Right now, the shift we need to make is not a new normal. There is no more normal. We need to shift into the new radical. We need to do things very lean and resource-oriented. People entrust us with their funds to create a difference in the lives of other people. It’s not return on investment; it’s return on life. We provide return on life by creating value for those who need it the most and probably can’t afford it. That’s why we exist. For us as entrepreneurs working in the social benefit space to realize those things, that is a key point of this whole interview. We’re talking about fear, but this is really a mindset shift. It’s all a mindset shift. Talk about that for a minute.

Amanda: Yeah, mindset is where I have been working on myself. If we have that mindset of scarcity, I did not notice, and this is acknowledgement, when I came into the entrepreneurial space with scarcity. It was not abundance for me. How can I get this done? You start to lose that passion for what you’re doing when you’re trying to make things work, and it’s not working, and it’s frustrating. We go back to that time and effort. Putting in so much time and nothing is happening.

Going back to the beginning, our mindset. How transformative that can be. If I just come into a situation of, “I’m coming from abundance. I know what I have.” We have all the answers inside of us. We are looking for approval. We are looking for other people to acknowledge. We’re incredible. We know everything we should be doing, and if we don’t, we’re not alone. I think we sometimes feel so alone when it comes to running a business or a nonprofit. Nobody understands me.

My one thing is the mindset. Transforming that mindset. There are a bunch of books and resources. What do I want to create? Believing in ourselves. Believing in what we can do. Trusting ourselves. One issue I have had is trusting others. Then I found out that it wasn’t me really trusting others; it was me really trusting myself. Trusting myself to do these things, that I can do them. I’m a Gemini, so I’m a talker. Communication is part of my world. I talked about a marathon for two years. Honestly I could have run the marathon six months after I said I was going to do it. Instead, I waited and talked about it. Our timing may be different, but when we believe and have that mindset and come from a place of, “I can do anything. What do I need? What is the next best step?” you don’t have to accomplish all the steps at once.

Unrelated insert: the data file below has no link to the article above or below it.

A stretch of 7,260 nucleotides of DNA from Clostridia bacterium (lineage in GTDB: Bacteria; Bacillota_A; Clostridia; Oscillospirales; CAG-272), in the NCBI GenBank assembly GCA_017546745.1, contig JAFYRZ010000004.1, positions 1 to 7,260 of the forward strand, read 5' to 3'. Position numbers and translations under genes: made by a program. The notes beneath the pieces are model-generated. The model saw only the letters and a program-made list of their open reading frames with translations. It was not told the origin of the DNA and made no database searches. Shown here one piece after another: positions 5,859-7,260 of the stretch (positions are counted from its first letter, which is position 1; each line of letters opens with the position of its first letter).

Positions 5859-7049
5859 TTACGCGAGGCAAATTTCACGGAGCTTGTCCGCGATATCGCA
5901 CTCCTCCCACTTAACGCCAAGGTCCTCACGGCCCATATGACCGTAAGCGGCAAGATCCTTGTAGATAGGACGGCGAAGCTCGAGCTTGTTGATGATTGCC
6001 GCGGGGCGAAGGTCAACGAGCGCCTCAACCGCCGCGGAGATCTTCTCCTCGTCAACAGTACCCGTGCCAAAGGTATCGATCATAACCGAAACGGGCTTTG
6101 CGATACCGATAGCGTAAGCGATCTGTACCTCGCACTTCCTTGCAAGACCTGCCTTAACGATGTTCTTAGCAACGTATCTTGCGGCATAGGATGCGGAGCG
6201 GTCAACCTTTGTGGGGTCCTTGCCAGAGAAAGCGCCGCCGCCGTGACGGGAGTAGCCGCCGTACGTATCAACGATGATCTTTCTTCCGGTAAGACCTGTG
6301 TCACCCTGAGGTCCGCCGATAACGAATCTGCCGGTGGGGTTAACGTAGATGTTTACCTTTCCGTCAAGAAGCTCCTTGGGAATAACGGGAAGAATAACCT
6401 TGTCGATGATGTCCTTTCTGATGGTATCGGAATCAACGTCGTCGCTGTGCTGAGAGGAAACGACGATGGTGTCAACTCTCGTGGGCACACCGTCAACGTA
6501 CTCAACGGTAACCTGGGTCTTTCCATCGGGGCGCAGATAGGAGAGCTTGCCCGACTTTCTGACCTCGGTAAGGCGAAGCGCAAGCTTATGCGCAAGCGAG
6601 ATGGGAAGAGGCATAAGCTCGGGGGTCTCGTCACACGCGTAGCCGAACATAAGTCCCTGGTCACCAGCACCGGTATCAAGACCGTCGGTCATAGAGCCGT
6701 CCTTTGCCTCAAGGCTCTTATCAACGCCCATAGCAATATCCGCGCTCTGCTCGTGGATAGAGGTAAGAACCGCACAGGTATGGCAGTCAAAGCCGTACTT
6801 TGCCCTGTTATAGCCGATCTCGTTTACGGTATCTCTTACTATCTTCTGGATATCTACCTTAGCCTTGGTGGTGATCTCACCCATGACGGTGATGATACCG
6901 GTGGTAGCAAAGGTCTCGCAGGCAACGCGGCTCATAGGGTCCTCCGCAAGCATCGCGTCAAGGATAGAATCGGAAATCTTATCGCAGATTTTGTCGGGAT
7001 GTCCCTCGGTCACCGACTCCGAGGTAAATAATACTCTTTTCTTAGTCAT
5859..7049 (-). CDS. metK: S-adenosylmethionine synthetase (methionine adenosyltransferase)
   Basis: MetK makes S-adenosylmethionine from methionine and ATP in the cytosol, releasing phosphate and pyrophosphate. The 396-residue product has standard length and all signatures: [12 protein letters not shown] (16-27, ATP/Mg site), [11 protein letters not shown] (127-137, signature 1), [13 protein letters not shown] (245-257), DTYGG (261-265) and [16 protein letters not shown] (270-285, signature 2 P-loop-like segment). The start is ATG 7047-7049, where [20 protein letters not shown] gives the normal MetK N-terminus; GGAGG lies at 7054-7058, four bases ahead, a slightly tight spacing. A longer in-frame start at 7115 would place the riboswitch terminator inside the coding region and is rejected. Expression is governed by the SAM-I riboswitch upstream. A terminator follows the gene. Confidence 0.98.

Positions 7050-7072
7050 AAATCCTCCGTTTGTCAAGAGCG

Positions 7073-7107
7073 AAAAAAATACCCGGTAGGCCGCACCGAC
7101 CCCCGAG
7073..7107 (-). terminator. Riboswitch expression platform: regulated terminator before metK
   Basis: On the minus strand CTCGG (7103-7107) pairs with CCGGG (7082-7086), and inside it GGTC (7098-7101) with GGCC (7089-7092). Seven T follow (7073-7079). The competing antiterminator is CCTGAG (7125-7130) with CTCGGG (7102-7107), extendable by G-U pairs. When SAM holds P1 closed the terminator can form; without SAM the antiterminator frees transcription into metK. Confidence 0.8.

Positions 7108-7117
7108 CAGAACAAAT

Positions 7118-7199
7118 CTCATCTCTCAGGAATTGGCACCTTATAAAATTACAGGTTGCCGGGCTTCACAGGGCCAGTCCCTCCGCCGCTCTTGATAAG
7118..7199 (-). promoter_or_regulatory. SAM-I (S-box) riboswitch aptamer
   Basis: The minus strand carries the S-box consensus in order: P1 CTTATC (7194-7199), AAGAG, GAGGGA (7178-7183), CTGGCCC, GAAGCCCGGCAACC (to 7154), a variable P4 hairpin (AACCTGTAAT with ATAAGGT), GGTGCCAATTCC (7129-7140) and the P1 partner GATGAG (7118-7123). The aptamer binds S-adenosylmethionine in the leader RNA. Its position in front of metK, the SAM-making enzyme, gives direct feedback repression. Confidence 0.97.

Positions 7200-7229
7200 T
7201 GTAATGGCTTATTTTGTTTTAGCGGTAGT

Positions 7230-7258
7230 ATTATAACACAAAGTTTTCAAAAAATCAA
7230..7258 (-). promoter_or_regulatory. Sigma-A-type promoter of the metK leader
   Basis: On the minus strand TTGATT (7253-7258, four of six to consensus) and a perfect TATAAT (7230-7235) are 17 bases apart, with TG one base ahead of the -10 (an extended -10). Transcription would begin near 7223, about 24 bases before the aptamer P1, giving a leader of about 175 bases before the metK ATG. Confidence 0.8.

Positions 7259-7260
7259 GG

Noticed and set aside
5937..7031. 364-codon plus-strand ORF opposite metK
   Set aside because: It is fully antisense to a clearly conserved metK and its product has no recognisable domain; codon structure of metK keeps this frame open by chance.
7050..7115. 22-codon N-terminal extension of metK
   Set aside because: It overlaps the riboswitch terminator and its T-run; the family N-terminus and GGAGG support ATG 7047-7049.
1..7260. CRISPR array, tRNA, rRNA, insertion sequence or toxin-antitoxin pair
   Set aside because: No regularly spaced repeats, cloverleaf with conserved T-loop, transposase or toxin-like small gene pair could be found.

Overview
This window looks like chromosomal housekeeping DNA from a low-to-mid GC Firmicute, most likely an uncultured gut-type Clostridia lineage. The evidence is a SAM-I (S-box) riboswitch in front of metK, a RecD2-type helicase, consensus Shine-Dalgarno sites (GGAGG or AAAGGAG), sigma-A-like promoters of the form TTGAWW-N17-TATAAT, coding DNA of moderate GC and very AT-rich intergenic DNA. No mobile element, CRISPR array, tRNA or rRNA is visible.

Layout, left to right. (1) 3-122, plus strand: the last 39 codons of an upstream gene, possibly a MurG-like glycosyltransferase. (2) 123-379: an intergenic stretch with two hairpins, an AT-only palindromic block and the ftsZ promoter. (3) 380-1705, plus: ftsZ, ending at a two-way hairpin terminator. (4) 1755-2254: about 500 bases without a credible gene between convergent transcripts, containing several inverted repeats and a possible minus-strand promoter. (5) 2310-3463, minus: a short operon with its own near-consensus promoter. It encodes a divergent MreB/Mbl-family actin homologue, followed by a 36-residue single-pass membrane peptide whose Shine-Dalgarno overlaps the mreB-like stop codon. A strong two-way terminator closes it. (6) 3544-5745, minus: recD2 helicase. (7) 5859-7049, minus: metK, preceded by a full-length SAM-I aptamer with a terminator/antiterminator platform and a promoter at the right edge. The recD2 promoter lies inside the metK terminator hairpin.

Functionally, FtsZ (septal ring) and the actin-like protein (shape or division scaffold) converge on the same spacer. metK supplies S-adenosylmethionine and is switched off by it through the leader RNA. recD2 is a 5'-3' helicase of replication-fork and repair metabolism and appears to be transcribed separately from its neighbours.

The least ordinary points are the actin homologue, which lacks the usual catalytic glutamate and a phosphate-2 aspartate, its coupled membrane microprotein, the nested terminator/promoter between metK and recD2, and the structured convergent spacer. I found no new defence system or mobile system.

That is my thing. I can start a project, and I have all these ideas. They all come. There is 10,000 of them. I don’t know where to start. Then we stop. I’m throwing a lot at you. I’m just hoping this can help somebody who is struggling with these things of this mindset. Where you start there is the key. If you can harness in that you can do anything, that great things can happen, that it doesn’t have to be hard, I grew up with, “You have to work hard to make money.” No. What if you can just work efficiently and make lots of money? How can we transform and rewrite these rules that we have been writing our whole lives and believing them because we thought that as a young kid or learned it from our parents or somebody else? We have taken it into our world as if it’s truth. Is it true? Do we want to create something new? How can we start with our mindset? Then we can do the solutions, the next steps. How can we put time and effort in the middle from our mindset to our results?

Hugh: A lot of words in there that are power words. There is a lot of good sound bites in there. You mentioned something very important. *Sponsored by SynerVision’s online community*

Mr. Rash had to leave. He runs a group called Legacy International in Bedford, not too far from Lynchburg where I am. He said he loves your approach. He’s run these nonprofits for 40 years, and they reach youth all over the globe, one of them focusing on the fear of the other. We’re afraid of others who are different than us. He has a global youth village and lots of programs. Many of the programs teach leadership and entrepreneurship. A universal values approach. He had to leave because he had a meeting in a different time zone, but he said he wanted to give you that affirmation because he was soaking it up.

Let’s go back to what you were talking about. Three step method. We talked about a lot of things. My brain is reacting. It’s great stuff. I’m super charged. I knew you were good. I didn’t know you were going to blow it out of the ballpark. How do you know this stuff works?

Amanda: Good question. One is personal experience. Also working with others who are going through this. Yeah, you can have a lot of really good ideas. But unless you test them or put them into practice, you don’t know they will work. I am always one to say, “How about I test it on myself first? Let’s see if it works for me. Then let’s test it on others and take it through.”